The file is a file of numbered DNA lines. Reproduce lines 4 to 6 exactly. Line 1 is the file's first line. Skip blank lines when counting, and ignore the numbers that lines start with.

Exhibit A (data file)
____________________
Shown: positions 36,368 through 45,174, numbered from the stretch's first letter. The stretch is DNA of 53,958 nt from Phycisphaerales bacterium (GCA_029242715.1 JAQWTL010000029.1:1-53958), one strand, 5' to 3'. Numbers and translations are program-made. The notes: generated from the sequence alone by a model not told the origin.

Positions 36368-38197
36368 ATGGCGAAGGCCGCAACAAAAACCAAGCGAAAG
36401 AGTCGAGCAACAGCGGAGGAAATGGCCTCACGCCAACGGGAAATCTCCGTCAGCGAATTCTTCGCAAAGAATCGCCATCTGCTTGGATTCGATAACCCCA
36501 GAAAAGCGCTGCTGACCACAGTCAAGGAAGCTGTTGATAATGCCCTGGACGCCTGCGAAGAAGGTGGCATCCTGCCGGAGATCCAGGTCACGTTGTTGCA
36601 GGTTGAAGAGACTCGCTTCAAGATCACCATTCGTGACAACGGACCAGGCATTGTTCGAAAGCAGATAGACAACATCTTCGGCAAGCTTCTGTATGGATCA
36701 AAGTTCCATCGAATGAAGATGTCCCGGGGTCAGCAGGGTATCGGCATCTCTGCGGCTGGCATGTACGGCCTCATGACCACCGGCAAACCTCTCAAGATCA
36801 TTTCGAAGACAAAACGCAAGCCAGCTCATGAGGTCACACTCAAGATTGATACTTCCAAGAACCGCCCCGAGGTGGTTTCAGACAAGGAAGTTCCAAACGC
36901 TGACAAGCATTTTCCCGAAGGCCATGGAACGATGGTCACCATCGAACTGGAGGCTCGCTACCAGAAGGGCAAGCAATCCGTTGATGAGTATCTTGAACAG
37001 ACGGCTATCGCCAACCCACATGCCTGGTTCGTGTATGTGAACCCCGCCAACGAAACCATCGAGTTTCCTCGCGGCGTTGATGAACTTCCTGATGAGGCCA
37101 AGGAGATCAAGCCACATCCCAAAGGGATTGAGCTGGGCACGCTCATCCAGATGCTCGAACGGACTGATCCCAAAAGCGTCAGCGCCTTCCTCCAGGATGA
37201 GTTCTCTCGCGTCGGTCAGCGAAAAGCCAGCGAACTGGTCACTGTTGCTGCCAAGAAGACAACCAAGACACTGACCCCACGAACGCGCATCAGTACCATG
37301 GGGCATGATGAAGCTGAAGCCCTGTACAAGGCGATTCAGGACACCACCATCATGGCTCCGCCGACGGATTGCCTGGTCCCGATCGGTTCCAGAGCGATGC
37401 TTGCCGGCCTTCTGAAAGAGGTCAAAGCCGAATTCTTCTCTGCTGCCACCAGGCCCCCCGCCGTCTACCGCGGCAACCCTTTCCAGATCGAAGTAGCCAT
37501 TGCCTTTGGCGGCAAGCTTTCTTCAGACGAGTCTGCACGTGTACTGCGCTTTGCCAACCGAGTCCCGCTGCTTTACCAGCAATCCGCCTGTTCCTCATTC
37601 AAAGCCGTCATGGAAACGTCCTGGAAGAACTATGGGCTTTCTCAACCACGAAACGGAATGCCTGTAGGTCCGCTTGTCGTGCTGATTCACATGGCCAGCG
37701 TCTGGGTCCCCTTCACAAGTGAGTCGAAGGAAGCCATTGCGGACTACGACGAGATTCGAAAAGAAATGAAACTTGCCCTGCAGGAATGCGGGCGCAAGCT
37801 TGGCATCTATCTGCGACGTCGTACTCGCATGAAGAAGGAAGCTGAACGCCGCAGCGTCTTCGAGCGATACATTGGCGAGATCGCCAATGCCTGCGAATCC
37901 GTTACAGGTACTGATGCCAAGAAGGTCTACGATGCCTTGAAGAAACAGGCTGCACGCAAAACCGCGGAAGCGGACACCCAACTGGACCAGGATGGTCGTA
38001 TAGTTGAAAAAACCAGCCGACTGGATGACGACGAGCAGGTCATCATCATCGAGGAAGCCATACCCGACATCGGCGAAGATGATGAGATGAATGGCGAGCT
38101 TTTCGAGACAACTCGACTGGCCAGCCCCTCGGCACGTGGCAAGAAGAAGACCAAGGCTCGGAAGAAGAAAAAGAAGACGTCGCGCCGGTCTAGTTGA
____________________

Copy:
36401 AGTCGAGCAACAGCGGAGGAAATGGCCTCACGCCAACGGGAAATCTCCGTCAGCGAATTCTTCGCAAAGAATCGCCATCTGCTTGGATTCGATAACCCCA
36501 GAAAAGCGCTGCTGACCACAGTCAAGGAAGCTGTTGATAATGCCCTGGACGCCTGCGAAGAAGGTGGCATCCTGCCGGAGATCCAGGTCACGTTGTTGCA
36601 GGTTGAAGAGACTCGCTTCAAGATCACCATTCGTGACAACGGACCAGGCATTGTTCGAAAGCAGATAGACAACATCTTCGGCAAGCTTCTGTATGGATCA